By Joanna King and Staff Reports
JACKSON – The seven remaining Catholic elementary schools in the Diocese of Jackson have collectively decided to join diocesan Catholic high schools in the Midsouth Association of Independent Schools (MAIS). This summer, St. Anthony, Madison; St. Elizabeth, Clarksdale; St. Patrick, Meridian; St. Richard, Jackson; Sr. Thea Bowman, Jackson; Sacred Heart, Southaven; and Holy Family, Holly Springs became the newest members of MAIS.
“We are very excited about this move as it broadens our opportunities for student activities and educator professional development and widens the professional network among our nonpublic and independent school counterparts,” said Karla Luke, executive director of Catholic education for the diocese.
With this decision, all diocesan schools and early learning centers in the Diocese of Jackson will remain internationally accredited by Cognia, Inc. Additionally, the Office of Education will withdraw membership from state accreditation obtained through the Mississippi Department of Education (MDE).
“We are proud of our Cognia accreditation as it is based on a strict set of school improvement principles and is aligned with the National Catholic Education Association’s adopted National Standards and Benchmarks for Effective Catholic Elementary and Secondary Schools (NSBECS),” said Luke.
The state accreditation obtained through MDE is a regional performance-based accreditation centered on adherence to and compliance with a set of requirements established by the Mississippi State Board of Education. Cognia, through its partnership with MAIS, operates on the principle of continuous school improvement. This difference allows school administrators and their organizational leadership to render important education-related decisions based on the needs of their community. The NSBECS standards, incorporated in the Cognia accreditation process, advocate that a concentrated focus on continuous improvement will increase a school’s effectiveness and viability.
This recent decision results from months of research, consultation with Bishop Joseph Kopacz, pastors, advisory council members, teachers and administrators. “The decision is borne out of a desire to exercise more flexibility in intentionally aligning our Catholic identity and mission with instructional and managerial practices that set our schools apart,” said Luke.
The move to MAIS will increase offerings in professional development for teachers, educational leadership training for administrators, academic competitions for elementary students, and exciting extracurricular activities for both athletic and non-athletic students. Students can participate in activities like art, chess, creative writing, choir, quiz bowl, spelling bees, drone competitions, robotics and eighteen competitive sports programs offered through MAIS.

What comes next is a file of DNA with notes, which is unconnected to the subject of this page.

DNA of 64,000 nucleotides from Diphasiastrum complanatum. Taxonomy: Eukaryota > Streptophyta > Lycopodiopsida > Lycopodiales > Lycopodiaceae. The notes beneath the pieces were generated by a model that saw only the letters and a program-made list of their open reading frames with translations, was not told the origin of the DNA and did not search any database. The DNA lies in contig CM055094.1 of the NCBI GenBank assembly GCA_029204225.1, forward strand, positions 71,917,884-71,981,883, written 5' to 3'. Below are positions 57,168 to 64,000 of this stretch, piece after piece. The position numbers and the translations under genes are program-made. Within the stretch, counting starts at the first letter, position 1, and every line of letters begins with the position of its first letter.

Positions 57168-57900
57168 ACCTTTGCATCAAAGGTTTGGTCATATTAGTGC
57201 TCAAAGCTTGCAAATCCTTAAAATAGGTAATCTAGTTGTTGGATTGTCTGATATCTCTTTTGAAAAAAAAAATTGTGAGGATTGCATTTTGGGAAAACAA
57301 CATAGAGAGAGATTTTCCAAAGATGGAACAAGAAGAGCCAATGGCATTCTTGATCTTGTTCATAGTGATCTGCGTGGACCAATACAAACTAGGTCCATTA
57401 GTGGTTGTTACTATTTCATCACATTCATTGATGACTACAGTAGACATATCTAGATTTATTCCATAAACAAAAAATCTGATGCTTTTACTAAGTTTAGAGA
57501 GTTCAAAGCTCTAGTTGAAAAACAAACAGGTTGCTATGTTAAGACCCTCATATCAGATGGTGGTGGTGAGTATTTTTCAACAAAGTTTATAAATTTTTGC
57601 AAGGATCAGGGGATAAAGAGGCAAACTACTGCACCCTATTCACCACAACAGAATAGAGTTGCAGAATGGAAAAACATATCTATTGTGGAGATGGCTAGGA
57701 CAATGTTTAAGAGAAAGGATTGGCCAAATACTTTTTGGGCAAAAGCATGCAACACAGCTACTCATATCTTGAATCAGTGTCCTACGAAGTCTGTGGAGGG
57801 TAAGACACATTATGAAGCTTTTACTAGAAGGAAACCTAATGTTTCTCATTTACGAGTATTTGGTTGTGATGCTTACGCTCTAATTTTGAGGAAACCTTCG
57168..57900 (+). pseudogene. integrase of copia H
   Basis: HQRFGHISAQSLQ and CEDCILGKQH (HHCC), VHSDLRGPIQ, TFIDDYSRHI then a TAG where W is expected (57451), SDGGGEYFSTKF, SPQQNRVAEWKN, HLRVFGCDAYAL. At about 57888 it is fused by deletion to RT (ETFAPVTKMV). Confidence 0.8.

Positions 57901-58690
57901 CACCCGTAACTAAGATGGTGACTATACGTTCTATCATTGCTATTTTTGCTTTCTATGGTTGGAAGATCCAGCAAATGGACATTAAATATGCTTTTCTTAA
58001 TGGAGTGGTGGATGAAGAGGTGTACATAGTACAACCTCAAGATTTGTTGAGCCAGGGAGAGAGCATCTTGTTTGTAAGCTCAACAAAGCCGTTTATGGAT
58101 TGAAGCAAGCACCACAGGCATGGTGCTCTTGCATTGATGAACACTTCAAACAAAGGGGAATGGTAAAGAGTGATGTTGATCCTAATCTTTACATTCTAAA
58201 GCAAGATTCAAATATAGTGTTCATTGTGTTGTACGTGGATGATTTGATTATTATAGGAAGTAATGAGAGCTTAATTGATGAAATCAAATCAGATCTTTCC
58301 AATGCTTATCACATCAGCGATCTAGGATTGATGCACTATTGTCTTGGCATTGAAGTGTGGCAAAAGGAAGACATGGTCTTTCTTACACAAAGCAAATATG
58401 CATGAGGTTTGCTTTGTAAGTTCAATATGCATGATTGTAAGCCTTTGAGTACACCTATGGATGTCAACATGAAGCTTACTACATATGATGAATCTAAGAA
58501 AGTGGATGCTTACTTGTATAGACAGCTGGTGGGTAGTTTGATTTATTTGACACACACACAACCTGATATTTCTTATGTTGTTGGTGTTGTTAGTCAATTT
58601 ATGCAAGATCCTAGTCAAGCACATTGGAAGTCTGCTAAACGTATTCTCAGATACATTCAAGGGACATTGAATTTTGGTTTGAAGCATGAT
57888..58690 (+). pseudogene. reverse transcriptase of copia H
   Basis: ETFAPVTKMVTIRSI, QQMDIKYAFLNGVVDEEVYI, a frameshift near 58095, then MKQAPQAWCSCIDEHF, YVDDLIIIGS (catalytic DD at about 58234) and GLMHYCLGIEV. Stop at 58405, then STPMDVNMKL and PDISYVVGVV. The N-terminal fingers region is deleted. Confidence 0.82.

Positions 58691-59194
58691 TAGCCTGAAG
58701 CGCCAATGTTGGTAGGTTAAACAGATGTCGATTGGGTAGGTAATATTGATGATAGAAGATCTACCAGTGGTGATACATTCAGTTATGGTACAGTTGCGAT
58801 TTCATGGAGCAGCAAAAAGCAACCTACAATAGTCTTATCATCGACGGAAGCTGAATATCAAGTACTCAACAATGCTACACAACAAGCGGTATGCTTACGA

“I am very excited about the level of support our staff will receive in professional development and the increased opportunities for our students throughout the year. Activities like the Reading Fair and Science Olympiad will allow our students to participate in academic competitions with their peers. MAIS works with its member schools to create educational communities that share ideals, values and priorities with children, teachers, and families,” said Sarah Cauthen, principal of St. Elizabeth School in Clarksdale.
School administrators have attended several district meetings and have been warmly welcomed by the members of MAIS.
“We are excited to welcome the Catholic elementary schools in the Diocese of Jackson as part of this great organization. We look forward to the collaboration with Catholic school leaders and current members of MAIS as we share resources and ideas to build a stronger Mississippi through education,” said executive director, Dr. Shane Blanton at a diocesan principal’s meeting last week.
Chris Payne, principal of Sister Thea Bowman Catholic School, says, he’s excited about joining MAIS because of its dedication to supporting their schools.
“You feel a presence of community and fellowship which has made this transition worthwhile. The teacher and administrative development available to us as members is not only beneficial but cost effective. I’m excited for the collaboration of ideas and resources that we will take full advantage of,” said Payne.
This move is among the many exciting plans diocesan office, administrators, and advisory councils have developed for the 2023-2024 school year. “We look forward to continuing our high expectations for our students in spiritual and intellectual formation through their education in Catholic Schools,” said Luke.
“Please keep our school communities in your prayers for a successful transition and a happy and productive school year.”